In an IT project, deploying a new algorithm into production relies on proven methods. For a data science project, a few additions are necessary, such as monitoring the performance of the Machine Learning algorithm. The algorithm is trained on an initial database and then tested on another data set to evaluate its overall performance. For example, in a binary classification task, the accuracy metric is often used. An accuracy of 90% indicates that the model makes one mistake for every ten tries. Monitoring performance is crucial. If we want to change the model to improve results, the metric serves as the judge. In our example, it might be considered relevant to change the algorithm if performance reaches 95%. Monitoring also ensures that results remain consistent over time. The distribution and volume of data change with usage and with the evolution of the information system. New data may appear that needs to be incorporated. Ensuring that the algorithm remains effective and robust is essential.
For generative AI algorithms, the question of monitoring will arise in the coming months. How can we ensure that the model remains just as good? And what do we mean when we say that a generative AI algorithm is good model? In the previous example, discussing this with experts and understanding their perspective could mean that 85% would be considered an acceptable performance threshold. But how can we ensure that an algorithm generating a document performs well? The key lies in user feedback. OpenAI has improved ChatGPT by allowing users to rate the responses (thumbs up or thumbs down). The same approach will apply to major advances, where comparing documents will be necessary (is the document generated by the new algorithm better than the old one according to users?). Furthermore, users should always have the option to disregard algorithmic results to avoid incorporating irrelevant outputs. Generative AI can generate false information if not guided sufficiently (the phenomenon of hallucination is now known and documented), and the risk of bias is always present.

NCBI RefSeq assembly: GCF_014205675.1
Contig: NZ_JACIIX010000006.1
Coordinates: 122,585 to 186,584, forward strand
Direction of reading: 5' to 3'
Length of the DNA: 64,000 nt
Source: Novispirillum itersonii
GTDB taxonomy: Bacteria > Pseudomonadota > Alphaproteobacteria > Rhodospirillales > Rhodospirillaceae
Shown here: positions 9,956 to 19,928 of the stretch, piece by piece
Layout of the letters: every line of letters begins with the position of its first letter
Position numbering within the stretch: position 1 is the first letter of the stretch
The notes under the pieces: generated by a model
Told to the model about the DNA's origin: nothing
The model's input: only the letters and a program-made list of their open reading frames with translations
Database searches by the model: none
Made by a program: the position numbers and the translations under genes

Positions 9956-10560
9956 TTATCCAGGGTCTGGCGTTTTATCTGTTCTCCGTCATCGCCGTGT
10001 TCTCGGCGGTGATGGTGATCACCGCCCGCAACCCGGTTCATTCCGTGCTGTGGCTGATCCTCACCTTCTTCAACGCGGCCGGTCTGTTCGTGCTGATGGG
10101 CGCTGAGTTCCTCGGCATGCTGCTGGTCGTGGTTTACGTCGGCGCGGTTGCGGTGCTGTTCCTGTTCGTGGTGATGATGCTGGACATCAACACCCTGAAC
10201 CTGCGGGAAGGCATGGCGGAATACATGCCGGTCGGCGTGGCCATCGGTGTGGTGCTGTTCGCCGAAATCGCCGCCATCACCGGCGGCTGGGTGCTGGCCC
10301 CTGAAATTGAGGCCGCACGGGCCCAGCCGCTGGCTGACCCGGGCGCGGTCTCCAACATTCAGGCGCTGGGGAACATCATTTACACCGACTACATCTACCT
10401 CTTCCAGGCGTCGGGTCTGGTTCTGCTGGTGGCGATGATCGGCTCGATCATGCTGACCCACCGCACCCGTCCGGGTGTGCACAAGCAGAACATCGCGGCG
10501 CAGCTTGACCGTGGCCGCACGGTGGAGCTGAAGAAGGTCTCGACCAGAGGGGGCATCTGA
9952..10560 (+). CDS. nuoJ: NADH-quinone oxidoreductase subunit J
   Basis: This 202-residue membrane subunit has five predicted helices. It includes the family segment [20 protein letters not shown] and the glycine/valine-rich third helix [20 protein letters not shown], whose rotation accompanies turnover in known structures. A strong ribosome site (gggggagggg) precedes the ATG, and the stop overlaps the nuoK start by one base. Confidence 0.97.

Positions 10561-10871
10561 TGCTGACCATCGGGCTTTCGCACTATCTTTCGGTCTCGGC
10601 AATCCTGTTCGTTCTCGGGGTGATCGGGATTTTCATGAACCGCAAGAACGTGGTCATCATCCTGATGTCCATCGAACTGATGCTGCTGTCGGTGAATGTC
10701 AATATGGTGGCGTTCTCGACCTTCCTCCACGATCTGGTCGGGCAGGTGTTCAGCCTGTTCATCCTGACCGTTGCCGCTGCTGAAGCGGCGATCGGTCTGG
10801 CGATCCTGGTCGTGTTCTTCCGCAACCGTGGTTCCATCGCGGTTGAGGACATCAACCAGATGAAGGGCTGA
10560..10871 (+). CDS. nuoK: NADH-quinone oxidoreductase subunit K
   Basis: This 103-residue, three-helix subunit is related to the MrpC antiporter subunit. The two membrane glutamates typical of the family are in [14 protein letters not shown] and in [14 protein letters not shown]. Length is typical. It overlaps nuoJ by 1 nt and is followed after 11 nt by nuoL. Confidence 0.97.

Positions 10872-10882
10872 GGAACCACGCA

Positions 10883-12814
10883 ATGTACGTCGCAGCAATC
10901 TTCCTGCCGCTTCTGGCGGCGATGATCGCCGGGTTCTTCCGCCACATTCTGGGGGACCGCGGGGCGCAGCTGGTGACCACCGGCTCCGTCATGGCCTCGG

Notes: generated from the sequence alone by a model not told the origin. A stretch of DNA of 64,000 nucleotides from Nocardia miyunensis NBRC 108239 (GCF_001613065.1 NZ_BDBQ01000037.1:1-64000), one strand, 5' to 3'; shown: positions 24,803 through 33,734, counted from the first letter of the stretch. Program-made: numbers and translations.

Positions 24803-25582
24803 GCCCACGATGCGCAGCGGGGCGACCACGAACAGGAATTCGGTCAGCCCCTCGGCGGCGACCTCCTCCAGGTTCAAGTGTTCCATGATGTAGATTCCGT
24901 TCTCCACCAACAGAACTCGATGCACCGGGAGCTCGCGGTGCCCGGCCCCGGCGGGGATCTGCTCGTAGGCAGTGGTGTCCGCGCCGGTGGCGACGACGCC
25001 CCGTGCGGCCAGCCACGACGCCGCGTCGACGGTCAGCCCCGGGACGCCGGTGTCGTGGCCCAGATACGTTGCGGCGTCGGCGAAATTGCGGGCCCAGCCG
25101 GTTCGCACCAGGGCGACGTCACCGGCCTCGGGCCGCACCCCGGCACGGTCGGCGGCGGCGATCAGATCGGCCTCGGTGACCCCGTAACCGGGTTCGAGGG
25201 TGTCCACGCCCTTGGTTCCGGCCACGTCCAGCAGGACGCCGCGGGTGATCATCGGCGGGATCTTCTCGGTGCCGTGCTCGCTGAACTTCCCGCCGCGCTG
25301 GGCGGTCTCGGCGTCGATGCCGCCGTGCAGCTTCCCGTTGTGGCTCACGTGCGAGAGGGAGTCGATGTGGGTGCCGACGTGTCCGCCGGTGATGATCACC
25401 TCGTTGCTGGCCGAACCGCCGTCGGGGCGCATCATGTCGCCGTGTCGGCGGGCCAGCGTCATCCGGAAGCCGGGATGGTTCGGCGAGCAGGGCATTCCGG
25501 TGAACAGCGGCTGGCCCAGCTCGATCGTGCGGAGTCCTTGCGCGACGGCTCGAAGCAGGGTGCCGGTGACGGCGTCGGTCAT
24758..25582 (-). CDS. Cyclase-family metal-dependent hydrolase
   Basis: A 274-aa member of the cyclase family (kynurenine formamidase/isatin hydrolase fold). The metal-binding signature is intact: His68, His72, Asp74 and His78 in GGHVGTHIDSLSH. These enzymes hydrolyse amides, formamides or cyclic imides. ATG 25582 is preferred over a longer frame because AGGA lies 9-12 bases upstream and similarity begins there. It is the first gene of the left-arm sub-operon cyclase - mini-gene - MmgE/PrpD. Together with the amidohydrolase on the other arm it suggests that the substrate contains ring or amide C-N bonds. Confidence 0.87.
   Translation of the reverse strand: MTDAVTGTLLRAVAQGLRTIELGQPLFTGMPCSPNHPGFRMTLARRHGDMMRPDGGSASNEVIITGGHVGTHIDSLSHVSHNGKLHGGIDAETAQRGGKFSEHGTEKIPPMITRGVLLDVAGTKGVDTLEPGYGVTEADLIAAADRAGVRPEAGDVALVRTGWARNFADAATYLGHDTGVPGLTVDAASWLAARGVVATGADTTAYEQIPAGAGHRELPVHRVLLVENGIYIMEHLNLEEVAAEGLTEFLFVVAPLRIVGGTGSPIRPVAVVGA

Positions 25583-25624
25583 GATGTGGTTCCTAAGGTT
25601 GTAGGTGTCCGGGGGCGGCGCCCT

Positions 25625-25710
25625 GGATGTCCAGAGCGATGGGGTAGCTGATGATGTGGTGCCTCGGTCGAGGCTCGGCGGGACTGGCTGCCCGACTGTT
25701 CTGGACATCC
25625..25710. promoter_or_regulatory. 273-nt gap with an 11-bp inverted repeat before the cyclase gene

Generative AI will therefore require specific maintenance work in the coming years to ensure continuity in performance and usage. It is worth noting the people who are using these tools will adapt and learn to use them, much like we have done with Google searches (if the first result doesn’t seem relevant, we adjust our search with a second query to reach the desired result).
Generative AI is creating new use cases and will revolutionize numerous sectors, but we still need to know how to integrate it into our information systems. This step may not be as straightforward as it seems, despite the fact that algorithms like ChatGPT appear to be all-purpose. The challenges people encounter in a typical data science project are very much present in the context of generative AI. In order to ensure that it is used sustainably, one must give careful consideration to monitoring and tracking algorithms. The user must be at the center of it all, and a new task will be assigned to them: assessing the results produced by generative AI.